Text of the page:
In the past two months, we’ve seen the freight market transformed from a shipper’s market, which has held steady for the past two years, to a carrier’s market. Why? As states have started to lift COVID-19 restrictions and open back up, FourKites network data shows that shipping volumes across many industries have increased by about 2% per week, starting in early July, jumping as much as 8% in mid-July.
As shipper volumes remain high, the Outbound Tender Reject Index (OTRI), which measures carriers’ willingness to accept the loads that are tendered to them, has also been high for weeks, reaching 23% as of August 20, indicating a tight capacity market. Tight capacity is likely due to the imbalance in supply across certain regions, as well as the PPP loans that many carriers have received, which sidelined some trucking capacity.
At the same time, dwell times are declining – by over 14% in the last week domestically, and 12% globally – as shippers attempt to drive efficiency and avoid overwhelming the volatile market. A brief look at FourKites’ live Network Congestion Map illustrates reduced dwell times for the vast majority of the country, both for inbound and outbound freight. Much of the dwell time decrease can be attributed to better planning through the sales and operations (S&OP) processes to absorb the anticipated spikes in volumes that occur over the summer months.
Strategies for stability in a tight capacity market
As shippers continue to face headwinds from the COVID-19 pandemic and resulting economic uncertainty, many are struggling to find affordable and dependable capacity. According to FreightWaves, asset-based carriers are rejecting more freight than they have in years. Additionally, the average rate-per-mile continues to rise across dry van, reefer, and flatbed.
Despite the current conditions, shippers can take steps to reduce the imbalance in the capacity marketplace – among them streamlining their operations, implementing more rigorous capacity planning and appointment scheduling, and instituting a well-defined procurement and contracting strategy with their core carrier base. Shippers that haven’t implemented core carrier strategies are often seeing freight go to the spot market, which has been especially volatile during this period.
One of the most effective strategies we’ve seen is to set up round-trip opportunities with other shippers on complementary lanes to eliminate empty miles and increase service levels. This is exactly why FourKites built Lane Connect – to bring balance and efficiency to the capacity market and raise up the entire ecosystem of shippers and carriers.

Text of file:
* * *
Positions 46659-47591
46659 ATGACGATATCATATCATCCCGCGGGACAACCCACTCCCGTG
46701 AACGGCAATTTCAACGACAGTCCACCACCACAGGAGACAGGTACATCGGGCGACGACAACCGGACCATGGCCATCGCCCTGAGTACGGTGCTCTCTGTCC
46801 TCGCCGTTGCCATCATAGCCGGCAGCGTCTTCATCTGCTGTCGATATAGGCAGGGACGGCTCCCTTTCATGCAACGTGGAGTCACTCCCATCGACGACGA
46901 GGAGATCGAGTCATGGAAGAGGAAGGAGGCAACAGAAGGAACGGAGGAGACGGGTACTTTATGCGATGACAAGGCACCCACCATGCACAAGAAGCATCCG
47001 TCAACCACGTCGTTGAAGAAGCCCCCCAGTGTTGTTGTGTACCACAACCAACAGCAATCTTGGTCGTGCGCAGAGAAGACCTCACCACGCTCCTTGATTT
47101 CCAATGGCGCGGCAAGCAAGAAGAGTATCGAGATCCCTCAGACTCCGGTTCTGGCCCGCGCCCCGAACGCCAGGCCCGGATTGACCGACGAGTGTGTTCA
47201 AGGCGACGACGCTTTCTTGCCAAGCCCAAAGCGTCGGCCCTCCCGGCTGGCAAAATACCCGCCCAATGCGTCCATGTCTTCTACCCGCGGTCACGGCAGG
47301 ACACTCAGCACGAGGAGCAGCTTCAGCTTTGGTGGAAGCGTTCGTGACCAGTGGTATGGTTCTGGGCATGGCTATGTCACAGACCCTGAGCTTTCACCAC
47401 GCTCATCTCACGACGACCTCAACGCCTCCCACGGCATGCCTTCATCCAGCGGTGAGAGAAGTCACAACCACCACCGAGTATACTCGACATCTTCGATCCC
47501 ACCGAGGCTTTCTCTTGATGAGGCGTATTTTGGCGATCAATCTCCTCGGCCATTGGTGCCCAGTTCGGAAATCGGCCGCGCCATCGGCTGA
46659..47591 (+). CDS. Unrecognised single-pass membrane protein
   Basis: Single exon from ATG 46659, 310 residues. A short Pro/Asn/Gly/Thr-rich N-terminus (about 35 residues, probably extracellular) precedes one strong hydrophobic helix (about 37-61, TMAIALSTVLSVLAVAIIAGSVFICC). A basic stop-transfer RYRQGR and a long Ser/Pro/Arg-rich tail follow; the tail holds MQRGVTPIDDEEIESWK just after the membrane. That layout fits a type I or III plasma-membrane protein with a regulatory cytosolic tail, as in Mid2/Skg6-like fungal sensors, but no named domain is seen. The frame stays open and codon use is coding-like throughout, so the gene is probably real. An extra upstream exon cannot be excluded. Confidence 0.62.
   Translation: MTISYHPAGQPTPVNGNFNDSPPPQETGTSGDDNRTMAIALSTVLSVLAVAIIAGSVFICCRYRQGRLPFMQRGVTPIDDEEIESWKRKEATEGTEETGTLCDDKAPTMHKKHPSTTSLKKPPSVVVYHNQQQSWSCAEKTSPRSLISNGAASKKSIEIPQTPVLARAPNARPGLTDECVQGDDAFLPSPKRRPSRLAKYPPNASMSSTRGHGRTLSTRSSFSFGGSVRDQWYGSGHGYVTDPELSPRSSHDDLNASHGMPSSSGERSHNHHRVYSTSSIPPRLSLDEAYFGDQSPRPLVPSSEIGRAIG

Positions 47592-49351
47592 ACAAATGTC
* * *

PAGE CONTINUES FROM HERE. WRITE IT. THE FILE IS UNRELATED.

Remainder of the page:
Read on to learn steps you can take to identify and operationalize round-trip opportunities to beat the capacity crunch and keep your supply chain running smoothly.
Find Optimal Partners
Setting up collaborative round trips depends on the ability to identify partners. Many shippers wonder where to start; after all, you can’t simply call up other companies and ask about their shipping lanes. This is where the value of the Lane Connect network comes in. All companies utilizing the solution are seeking partners with whom they can establish round trips. Lane Connect also scores all potential partners based on the quality and amount of overlapping lanes, so you can quickly identify the optimal partners for your business.
Identify Complementary Lanes
After you’ve identified partners, the next step is to determine overlapping lanes to set up round trips. When looking for complementary lanes, shippers should consider a variety of lane-level data (in addition to origin and destination) for the best results. Factors like seasonality, deadhead and off-route distance can all impact the quality of the trip, and will be important to carriers when contracting the lane. Lane Connect takes all of these factors and more into account, and summarizes them into a lane score to easily identify the most promising lanes on which to establish a round trip.
Operationalize the Round Trip
Once an optimal lane has been identified, partners can then move into the contracting phase to operationalize the round trip. Engage with the carrier early and show how the trip has reduced deadhead miles and increased overall efficiency. During times of tight capacity, these round trips are highly attractive to carriers, and the efficiency of the lane helps free up capacity for the market.
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It’s anyone’s guess as to how long it will continue to be a carrier’s market. To mitigate the imbalance in the market, shippers should prioritize efficiency throughout their operations to reduce overall staring on the market, and invest in carrier relationships to ensure consistent service over the coming months.
To learn more about Lane Connect and the value of collaborative round trips, reach out to email@example.com or talk to your CSM to learn more.